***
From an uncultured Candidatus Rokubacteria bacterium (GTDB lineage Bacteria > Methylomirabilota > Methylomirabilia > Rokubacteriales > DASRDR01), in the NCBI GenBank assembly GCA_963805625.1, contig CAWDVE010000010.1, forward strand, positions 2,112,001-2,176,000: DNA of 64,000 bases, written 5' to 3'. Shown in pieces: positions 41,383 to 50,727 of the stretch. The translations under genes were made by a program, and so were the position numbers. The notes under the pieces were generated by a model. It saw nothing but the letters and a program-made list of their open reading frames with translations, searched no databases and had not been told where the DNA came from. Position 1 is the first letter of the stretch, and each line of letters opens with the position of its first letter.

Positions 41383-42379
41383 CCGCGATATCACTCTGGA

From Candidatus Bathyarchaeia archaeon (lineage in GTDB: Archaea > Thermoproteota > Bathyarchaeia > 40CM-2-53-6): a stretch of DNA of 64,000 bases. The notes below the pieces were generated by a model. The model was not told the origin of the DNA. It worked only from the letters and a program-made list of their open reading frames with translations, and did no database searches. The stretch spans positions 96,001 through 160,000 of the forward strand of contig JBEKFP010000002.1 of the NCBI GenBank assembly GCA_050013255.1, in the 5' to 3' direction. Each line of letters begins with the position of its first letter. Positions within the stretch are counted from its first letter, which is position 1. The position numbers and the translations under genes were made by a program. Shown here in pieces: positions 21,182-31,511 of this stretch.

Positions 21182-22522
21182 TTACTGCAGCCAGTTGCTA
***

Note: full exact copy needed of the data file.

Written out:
From an uncultured Candidatus Rokubacteria bacterium (GTDB lineage Bacteria > Methylomirabilota > Methylomirabilia > Rokubacteriales > DASRDR01), in the NCBI GenBank assembly GCA_963805625.1, contig CAWDVE010000010.1, forward strand, positions 2,112,001-2,176,000: DNA of 64,000 bases, written 5' to 3'. Shown in pieces: positions 41,383 to 50,727 of the stretch. The translations under genes were made by a program, and so were the position numbers. The notes under the pieces were generated by a model. It saw nothing but the letters and a program-made list of their open reading frames with translations, searched no databases and had not been told where the DNA came from. Position 1 is the first letter of the stretch, and each line of letters opens with the position of its first letter.

Positions 41383-42379
41383 CCGCGATATCACTCTGGA

From Candidatus Bathyarchaeia archaeon (lineage in GTDB: Archaea > Thermoproteota > Bathyarchaeia > 40CM-2-53-6): a stretch of DNA of 64,000 bases. The notes below the pieces were generated by a model. The model was not told the origin of the DNA. It worked only from the letters and a program-made list of their open reading frames with translations, and did no database searches. The stretch spans positions 96,001 through 160,000 of the forward strand of contig JBEKFP010000002.1 of the NCBI GenBank assembly GCA_050013255.1, in the 5' to 3' direction. Each line of letters begins with the position of its first letter. Positions within the stretch are counted from its first letter, which is position 1. The position numbers and the translations under genes were made by a program. Shown here in pieces: positions 21,182-31,511 of this stretch.

Positions 21182-22522
21182 TTACTGCAGCCAGTTGCTA